Low PAR means less fluctiations in the magnitude of a signal and hence analog signal processing (e.g., power amplifier) is tremendously reduced. For example, constant envelope modulation schemes like BPSK, GMSK can use a switching amplifier which are >90% efficient. The downside is low spectral efficiency.

On the other side, high-order QAM or OFDM have high spectral efficiencies but the PAR becomes very high (up to 12dB for OFDM) and hence power amplifiers only reach 10-20% effiency.

Specieal cases and tricks aside (like Crest Factor Reduction, Digital Predistortion, ...) and leaving SNR out of the picture, is there a first order relationship between spectral efficiency and PAR? Any theoretical bounds?

If not, are there at least published plots that plot spectral efficiency vs PAR for various standards/modulation formats? (I did not find any)

  • $\begingroup$ you shouldn't be putting OFDM on the same level as QAM – QAM is a constellation, whereas OFDM is a multicarrier transmission scheme (which can use any linear modulation underneath, be it a PSK or QAM, for example). $\endgroup$ Jan 19, 2019 at 2:30
  • $\begingroup$ I don't think there is any intrinsic relationship between spectral efficiency and PAR. They are two different metrics measuring two different things. It's good to consider them separately to get the big picture of a system like OFDM. $\endgroup$
    – BlackMath
    Jan 19, 2019 at 2:36

1 Answer 1


I'm with BlackMath here – a PAPR vs SE graph makes little sense, since you would be denying the differen BER at fixed SNRs you'd get.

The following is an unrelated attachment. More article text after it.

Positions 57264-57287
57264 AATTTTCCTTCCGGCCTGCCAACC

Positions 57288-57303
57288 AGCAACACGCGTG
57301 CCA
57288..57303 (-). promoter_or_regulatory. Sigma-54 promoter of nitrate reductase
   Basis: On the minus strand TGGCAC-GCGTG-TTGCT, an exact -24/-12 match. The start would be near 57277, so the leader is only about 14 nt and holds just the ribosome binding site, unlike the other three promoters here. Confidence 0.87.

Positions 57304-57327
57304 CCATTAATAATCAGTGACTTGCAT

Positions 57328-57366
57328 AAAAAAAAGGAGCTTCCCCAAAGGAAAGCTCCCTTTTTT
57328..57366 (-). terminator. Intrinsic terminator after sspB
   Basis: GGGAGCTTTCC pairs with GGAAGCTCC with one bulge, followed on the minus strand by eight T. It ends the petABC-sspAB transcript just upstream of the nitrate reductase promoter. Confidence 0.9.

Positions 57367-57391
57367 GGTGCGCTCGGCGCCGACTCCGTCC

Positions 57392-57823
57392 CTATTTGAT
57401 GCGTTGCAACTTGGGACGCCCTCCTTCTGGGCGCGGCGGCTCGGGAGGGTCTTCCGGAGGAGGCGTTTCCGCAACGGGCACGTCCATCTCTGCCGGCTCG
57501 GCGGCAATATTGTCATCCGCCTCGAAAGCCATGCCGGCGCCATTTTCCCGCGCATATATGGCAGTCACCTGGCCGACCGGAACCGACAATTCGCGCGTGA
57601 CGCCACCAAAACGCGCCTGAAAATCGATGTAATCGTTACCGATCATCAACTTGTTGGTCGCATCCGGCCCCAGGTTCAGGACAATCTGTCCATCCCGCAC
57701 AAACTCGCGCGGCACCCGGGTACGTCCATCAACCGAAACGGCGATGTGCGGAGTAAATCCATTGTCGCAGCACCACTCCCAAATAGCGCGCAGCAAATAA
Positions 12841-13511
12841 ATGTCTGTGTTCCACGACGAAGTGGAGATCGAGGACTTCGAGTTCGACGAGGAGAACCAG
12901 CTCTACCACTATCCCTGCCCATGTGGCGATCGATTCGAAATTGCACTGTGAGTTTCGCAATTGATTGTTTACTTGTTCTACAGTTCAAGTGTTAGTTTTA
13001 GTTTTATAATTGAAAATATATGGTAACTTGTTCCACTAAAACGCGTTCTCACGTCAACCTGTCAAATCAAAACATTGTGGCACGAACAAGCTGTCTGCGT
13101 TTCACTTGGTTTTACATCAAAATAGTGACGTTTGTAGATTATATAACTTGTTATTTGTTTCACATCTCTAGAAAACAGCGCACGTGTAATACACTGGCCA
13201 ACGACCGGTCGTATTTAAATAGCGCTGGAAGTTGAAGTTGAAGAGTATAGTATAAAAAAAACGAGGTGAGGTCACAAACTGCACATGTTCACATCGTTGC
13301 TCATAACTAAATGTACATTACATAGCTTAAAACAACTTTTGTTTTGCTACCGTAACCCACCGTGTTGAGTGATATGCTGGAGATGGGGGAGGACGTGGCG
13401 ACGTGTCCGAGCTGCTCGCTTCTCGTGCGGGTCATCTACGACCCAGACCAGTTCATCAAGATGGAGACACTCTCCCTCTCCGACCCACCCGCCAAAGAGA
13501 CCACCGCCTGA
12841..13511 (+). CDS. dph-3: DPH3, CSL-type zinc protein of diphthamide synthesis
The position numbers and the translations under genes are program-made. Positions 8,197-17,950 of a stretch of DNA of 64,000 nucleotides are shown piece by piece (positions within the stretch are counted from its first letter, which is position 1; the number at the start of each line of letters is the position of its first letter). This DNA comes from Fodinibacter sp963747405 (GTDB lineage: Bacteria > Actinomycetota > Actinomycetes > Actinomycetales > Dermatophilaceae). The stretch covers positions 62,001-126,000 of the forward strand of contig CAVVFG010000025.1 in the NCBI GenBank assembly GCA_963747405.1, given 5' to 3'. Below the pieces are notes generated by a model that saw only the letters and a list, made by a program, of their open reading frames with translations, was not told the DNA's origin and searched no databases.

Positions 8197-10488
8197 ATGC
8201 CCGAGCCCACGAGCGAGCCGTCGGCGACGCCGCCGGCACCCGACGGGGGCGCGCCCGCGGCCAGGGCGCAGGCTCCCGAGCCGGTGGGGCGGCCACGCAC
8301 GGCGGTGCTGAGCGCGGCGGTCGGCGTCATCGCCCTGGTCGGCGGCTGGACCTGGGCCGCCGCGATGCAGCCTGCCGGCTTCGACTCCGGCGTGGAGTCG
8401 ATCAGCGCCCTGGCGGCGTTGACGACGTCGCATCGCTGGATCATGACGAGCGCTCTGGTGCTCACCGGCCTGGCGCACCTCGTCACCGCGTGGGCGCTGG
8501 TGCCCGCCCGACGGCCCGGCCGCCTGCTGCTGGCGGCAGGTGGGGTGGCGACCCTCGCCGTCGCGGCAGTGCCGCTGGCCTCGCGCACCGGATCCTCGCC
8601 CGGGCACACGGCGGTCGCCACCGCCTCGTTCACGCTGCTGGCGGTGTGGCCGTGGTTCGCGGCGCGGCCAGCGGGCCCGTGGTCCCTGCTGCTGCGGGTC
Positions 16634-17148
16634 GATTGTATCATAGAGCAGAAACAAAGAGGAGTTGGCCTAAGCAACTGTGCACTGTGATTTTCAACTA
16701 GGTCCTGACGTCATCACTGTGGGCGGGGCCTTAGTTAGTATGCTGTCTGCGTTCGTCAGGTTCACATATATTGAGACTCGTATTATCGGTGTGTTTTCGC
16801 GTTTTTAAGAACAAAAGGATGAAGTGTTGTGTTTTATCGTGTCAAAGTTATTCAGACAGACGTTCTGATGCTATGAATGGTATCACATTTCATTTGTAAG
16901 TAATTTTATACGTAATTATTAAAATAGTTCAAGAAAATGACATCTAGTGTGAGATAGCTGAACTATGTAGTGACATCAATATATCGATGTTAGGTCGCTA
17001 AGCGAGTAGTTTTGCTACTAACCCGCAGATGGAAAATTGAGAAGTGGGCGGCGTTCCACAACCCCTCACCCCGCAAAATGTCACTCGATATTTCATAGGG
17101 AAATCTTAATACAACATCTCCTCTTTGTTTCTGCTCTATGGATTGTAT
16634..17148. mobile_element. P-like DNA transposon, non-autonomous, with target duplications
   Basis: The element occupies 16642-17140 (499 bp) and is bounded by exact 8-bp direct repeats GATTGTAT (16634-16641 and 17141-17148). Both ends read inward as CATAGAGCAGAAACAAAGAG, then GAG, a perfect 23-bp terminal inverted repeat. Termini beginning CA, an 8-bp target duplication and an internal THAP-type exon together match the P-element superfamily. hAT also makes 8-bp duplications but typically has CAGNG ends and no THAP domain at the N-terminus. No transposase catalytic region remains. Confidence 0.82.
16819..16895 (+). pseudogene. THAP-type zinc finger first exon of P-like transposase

Let me give you an example:

256-PSK has a PAPR of 1 – the "best" you can get. It's way lower than the PAPR of 256-QAM.
Both have the same spectral efficiency (which doesn't depend on the constellation shape at all, but only on the number of constellation points).

You would, however, never use 256-PSK, though, because it's terribly low on distance between constellation points.

Since you could define a PSK with any number > 1 of constellation points, and any PSK has PAPR of 1 ("doesn't get any better"), that graph would be mighty boring.

Aside from PSK, there's, for spectral efficiency-sensitive applications, only QAM (and things that are pretty much QAM, e.g. Amplitude shift-PSK). So, that graph, if only considering constellations that "make sense but aren't PSK" would in the end only compare different power-of-2 QAMs. There's little surprise in that – you simply get the PAPR of these QAM constellations – which is a bit ugly to calculate analytically, but holds little surprise: the higher the number of bits, the higher your PAPR in a QAM.

Instead of hoping for a constellation, I'd simply use e.g. Python to give me grids of $2^n$ points centered on 0+0j, and simply calculate PAPR on these over n. That's less than 50 lines of code :)


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